Obamacare Working Better Than Reported, Study Says, Number Of Uninsured Drops 23 Percent

Obamacare has led to many more people obtaining health insurance than has been previously reported, maybe millions more, according to a new study from the Santa Monica, California, based think tank, the Rand Corporation. The 66-year-old, nonpartisan research organization issued a report Tuesday, concluding that between September of last year and March of 2014, 9.3 million more people have health insurance than were covered before last September.

The study found that uninsured people ages 18-64 fell to 31.4 million from 40.7 million, a 23% plummet.

The Rand study, based on a survey of almost 2,500 Americans, also found that the number of people who lost coverage as a result of Obamacare — formally known as the Affordable Care and Patient Protection Act — was fewer than one million, a figure that amounts to less than one percent of the U.S. adult population ages 18 to 64.

So-called “Obamacare horror stories” of people who have supposedly been kicked off of their health plans as a result of the new Obamacare requirements, have been the focus of an intense campaign to discredit the new health care law.

The percentage of Americans who are without health insurance dropped from 20.5 percent prior to September of 2013, to 15.8 percent in March of this year. That number has likely fallen further since the Rand Obamacare study was completed, because the report does not take into account the last-minute surge in enrollments that occurred on and just prior to the March 31 deadline.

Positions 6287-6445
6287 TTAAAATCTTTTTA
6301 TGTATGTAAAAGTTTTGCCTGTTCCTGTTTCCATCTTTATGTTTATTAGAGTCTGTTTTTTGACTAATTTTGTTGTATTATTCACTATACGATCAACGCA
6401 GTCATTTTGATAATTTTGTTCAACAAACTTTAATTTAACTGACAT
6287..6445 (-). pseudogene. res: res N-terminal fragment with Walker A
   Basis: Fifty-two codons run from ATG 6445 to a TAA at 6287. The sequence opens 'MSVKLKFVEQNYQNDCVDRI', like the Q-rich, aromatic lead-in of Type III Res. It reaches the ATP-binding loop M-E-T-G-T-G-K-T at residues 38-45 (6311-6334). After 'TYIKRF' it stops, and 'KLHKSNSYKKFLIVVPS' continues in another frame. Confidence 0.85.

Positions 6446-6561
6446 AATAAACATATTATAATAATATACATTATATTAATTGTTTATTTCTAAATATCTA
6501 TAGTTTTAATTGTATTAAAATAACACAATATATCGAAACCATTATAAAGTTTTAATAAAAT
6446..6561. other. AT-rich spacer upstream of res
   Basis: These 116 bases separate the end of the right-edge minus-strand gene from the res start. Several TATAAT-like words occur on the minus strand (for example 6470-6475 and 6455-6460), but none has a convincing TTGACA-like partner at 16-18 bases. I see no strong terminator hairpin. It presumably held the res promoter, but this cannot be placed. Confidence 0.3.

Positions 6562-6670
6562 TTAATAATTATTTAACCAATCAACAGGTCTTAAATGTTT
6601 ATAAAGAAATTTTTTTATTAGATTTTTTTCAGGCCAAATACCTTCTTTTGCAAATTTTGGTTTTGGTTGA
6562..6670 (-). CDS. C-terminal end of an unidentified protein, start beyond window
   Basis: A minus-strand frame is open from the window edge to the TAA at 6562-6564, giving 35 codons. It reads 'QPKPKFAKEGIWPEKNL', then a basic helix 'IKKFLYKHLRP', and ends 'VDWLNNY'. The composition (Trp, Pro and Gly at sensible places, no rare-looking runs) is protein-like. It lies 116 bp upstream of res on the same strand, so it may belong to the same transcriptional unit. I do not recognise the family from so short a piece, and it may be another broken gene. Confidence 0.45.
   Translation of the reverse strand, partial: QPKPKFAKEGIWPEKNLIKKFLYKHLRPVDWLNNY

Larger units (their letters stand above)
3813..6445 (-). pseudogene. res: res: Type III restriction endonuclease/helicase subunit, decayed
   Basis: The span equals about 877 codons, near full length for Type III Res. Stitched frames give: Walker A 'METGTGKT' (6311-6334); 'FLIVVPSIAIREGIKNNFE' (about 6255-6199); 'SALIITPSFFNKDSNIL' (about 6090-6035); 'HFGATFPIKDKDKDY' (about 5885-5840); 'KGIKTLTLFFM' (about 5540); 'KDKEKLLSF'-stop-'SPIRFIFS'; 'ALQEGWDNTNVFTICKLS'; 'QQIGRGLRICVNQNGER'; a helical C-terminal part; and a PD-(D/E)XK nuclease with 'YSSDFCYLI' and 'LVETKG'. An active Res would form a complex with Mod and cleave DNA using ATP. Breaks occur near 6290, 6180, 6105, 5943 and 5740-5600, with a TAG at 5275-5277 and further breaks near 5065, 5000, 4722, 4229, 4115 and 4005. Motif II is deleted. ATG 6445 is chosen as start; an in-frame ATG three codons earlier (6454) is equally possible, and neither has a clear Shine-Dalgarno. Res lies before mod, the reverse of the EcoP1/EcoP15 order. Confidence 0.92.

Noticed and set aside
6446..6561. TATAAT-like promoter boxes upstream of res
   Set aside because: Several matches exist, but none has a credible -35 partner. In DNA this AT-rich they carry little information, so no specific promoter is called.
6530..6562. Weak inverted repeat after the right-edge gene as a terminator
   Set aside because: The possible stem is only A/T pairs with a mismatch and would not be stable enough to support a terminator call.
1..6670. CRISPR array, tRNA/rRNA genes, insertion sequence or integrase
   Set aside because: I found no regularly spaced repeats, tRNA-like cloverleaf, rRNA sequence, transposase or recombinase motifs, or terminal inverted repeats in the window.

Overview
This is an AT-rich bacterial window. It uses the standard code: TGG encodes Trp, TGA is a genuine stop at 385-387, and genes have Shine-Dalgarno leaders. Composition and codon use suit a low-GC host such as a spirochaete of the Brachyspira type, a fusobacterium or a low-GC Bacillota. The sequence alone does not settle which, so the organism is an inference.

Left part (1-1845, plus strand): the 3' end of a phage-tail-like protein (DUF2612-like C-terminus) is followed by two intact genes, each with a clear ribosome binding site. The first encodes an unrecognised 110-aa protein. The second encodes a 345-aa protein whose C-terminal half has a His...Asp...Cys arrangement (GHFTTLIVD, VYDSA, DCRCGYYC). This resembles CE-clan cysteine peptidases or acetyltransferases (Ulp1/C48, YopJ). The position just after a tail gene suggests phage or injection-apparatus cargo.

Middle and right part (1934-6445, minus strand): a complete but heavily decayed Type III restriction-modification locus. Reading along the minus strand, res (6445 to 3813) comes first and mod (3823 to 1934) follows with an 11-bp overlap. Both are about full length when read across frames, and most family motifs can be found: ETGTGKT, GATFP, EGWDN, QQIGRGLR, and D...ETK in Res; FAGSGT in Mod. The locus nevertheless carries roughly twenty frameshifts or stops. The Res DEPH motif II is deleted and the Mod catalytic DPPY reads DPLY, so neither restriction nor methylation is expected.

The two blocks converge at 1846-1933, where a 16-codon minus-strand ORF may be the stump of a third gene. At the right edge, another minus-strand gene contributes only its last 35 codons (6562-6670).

The 9.3 million number, according to the Rand study, includes not only those who signed up for plans through the state and national health care exchanges set up under Obamacare and those who qualified for Medicaid under new, loosened qualification requirements, but also Americans who became newly covered by employer health insurance plans.

In fact, between 8.2 million people signed up for health coverage under their employers’ plans who had not done so before last September.

While the Rand authors did not try to determine why employer plans saw a surge in enrollment, Larry Levitt of the nonprofit and nonpartisan Kaiser Family Foundation believes that a percentage of those who recently obtained employer coverage may have been driven by the individual mandate provision of the Obamacare law.

There is no requirement under the law to purchase insurance through one of the health care exchanges to avoid paying a financial penalty — only that an individual obtain health coverage from some source that meets the laws basic requirements.

The jump in employer coverage also contradicts another major point of the anti-Obamacare campaign, in which critics predicted a significant drop in employer coverage. But not only did that drop never materialize, the opposite happened. Since the advent of Obamacare, employer coverage has risen sharply.